When I wrote my original article on Twitter (NYSE:TWTR), times had already been tough for the company, but not for the market as a whole. After coming down from high $50s in early 2015, some contributors argued that at a share price around $32, a turnaround was imminent. This assertion was based both on the hope that new management could bring in new users through strategically integrating products such as Periscope.
In this article, I ponder how to move forward in case you followed my short recommendation. I also give an outlook on the imminent Q4 earnings.
After this week's relief rally, Twitter closed at $17.82, almost 50% down from my initial short recommendation in July 2015. In part, I believe this is because I was fundamentally right about Twitter as a niche product for a select group of power-users such as journalists, media personalities and self-important adolescents. The first half of this successful short unfolded in late 2015 when Twitter sank into the mid $20s. Some believed "a bottom was in" and I thought Twitter would dwindle around the low $20s for the foreseeable future.
Then 2016 happened and Twitter shares briefly went below $16. Was this a first gaze at the shape of things to come? This is the part where I cannot take credit because pretty much every short position looked good in hindsight. The question now is whether it is worth it to continue holding a short in Twitter or if the money has been made.
What to expect from Q4 earnings
Twitter is reporting earnings on February 10. Investors will look for user growth (monthly active users (MAUs)), user engagement and ad revenue. MAUs seem to have plateaued last year just over 300 million with no substantial growth (304 in Q2 versus 307 in Q3). What is more, user engagement in Q4 seems to have decreased even further, as a recent report estimated 20% less time spent per user. In my opinion, this goes to show that the fundamental use-case issue is shining through.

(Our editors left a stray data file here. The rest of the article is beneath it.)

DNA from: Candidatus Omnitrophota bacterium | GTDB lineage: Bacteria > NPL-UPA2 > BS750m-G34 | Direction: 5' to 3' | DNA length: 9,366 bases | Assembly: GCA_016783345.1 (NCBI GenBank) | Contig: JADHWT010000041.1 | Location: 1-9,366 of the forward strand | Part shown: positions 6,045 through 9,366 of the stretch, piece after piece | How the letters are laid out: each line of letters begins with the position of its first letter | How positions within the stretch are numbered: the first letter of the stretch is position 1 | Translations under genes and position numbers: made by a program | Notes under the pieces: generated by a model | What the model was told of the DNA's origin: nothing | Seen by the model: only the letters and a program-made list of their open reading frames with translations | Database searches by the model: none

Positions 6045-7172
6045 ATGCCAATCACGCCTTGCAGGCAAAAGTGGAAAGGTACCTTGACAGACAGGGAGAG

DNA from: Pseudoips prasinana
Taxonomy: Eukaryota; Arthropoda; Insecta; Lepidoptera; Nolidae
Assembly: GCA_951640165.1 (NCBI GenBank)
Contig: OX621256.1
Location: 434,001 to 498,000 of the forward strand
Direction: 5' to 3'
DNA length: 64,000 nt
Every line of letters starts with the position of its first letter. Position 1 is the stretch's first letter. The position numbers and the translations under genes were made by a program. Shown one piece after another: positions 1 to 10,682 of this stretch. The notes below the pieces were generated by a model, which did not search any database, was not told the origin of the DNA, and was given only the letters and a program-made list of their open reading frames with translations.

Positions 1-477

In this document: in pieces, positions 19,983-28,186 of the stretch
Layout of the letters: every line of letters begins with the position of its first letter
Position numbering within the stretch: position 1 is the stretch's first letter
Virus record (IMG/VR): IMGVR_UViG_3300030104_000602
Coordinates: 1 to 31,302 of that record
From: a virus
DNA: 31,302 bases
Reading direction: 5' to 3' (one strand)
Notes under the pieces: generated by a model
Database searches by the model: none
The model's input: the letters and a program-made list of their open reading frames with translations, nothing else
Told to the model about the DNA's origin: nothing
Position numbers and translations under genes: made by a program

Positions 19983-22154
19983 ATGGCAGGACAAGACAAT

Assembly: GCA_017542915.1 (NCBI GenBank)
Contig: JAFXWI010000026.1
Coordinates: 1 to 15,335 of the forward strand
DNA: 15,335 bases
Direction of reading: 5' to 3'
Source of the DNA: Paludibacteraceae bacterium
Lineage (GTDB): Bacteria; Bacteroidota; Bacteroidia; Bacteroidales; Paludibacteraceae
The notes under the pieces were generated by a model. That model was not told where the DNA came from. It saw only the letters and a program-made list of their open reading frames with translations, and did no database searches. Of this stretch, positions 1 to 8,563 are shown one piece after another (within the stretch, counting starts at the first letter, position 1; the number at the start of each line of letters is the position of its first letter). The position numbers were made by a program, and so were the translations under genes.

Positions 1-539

So where can Twitter go from here? Let us accept for a moment the possibility of Twitter management executing on a clear long-term strategic vision that will reignite user growth or at least ensure a permanent market niche for Twitter. So far, I am seeing just more of the same: Twitter playing around with message-length, UIs and "getting it right." However, strategic turnarounds take time and it might take considerably longer for management to implement its vision, if there truly is one. Maybe Twitter will never "get it right" and ultimately be suffocated by Facebook/Instagram and Snapchat or whatever comes next. What does this mean for investors?
The writing is on the wall
In my opinion, the best thing to do right now is to take profits if you are short and then walk over your profits into a Netflix (NASDAQ:NFLX) short. With a market cap coming closer to $10 billion and increasing revenues, I do not expect another 50% downside in the near future. On the other hand, the market climate is turning less friendly towards high-beta tech stocks. Famous activist-investor David Einhorn has just disclosed short positions in Tesla (NASDAQ:TSLA), Netflix (NFLX) and Amazon (NASDAQ:AMZN). Last week, I published a pre-earnings article on Netflix contemplating the possibility of Netflix doing a GoPro (NASDAQ:GPRO)-like freefall in 2016. This turned out to be very controversial, but Netflix's post-earnings reaction has furthered my suspicions. While nearly all sectors (with energy leading the way) recovered some losses on Friday, Netflix closed in the red just above $100. A move well below $100 might be imminent.
I view this as a warning to (F)AN(G) investors that should also worry Twitter owners. 2016 might not be the year for high-beta tech stocks. Reduce your exposure accordingly or hedge. If you believe in a long-term Twitter turnaround story, wait a few more days for earnings.
Disclosure: I/we have no positions in any stocks mentioned, and no plans to initiate any positions within the next 72 hours.
I wrote this article myself, and it expresses my own opinions. I am not receiving compensation for it (other than from Seeking Alpha). I have no business relationship with any company whose stock is mentioned in this article.